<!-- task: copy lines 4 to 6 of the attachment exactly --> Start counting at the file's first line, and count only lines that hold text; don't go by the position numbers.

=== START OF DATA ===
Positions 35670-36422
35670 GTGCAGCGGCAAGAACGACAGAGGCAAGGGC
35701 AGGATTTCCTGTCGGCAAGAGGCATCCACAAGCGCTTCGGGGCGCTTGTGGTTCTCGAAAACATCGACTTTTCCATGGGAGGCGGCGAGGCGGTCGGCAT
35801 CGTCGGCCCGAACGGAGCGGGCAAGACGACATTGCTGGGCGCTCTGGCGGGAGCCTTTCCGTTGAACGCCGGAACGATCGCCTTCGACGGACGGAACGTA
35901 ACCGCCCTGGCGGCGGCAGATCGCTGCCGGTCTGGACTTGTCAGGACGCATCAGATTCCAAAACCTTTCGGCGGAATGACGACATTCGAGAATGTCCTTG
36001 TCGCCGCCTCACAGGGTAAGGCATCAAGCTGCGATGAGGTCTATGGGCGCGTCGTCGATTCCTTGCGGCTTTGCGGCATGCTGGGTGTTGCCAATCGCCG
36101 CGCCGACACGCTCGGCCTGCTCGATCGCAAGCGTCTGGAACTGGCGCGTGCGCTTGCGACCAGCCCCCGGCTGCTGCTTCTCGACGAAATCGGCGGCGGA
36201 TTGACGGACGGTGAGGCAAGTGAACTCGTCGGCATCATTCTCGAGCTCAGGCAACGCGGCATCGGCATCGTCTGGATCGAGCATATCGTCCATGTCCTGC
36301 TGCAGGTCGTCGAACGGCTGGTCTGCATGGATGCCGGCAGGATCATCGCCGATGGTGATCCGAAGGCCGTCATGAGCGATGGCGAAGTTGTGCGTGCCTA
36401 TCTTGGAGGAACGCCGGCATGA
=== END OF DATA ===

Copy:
35801 CGTCGGCCCGAACGGAGCGGGCAAGACGACATTGCTGGGCGCTCTGGCGGGAGCCTTTCCGTTGAACGCCGGAACGATCGCCTTCGACGGACGGAACGTA
35901 ACCGCCCTGGCGGCGGCAGATCGCTGCCGGTCTGGACTTGTCAGGACGCATCAGATTCCAAAACCTTTCGGCGGAATGACGACATTCGAGAATGTCCTTG
36001 TCGCCGCCTCACAGGGTAAGGCATCAAGCTGCGATGAGGTCTATGGGCGCGTCGTCGATTCCTTGCGGCTTTGCGGCATGCTGGGTGTTGCCAATCGCCG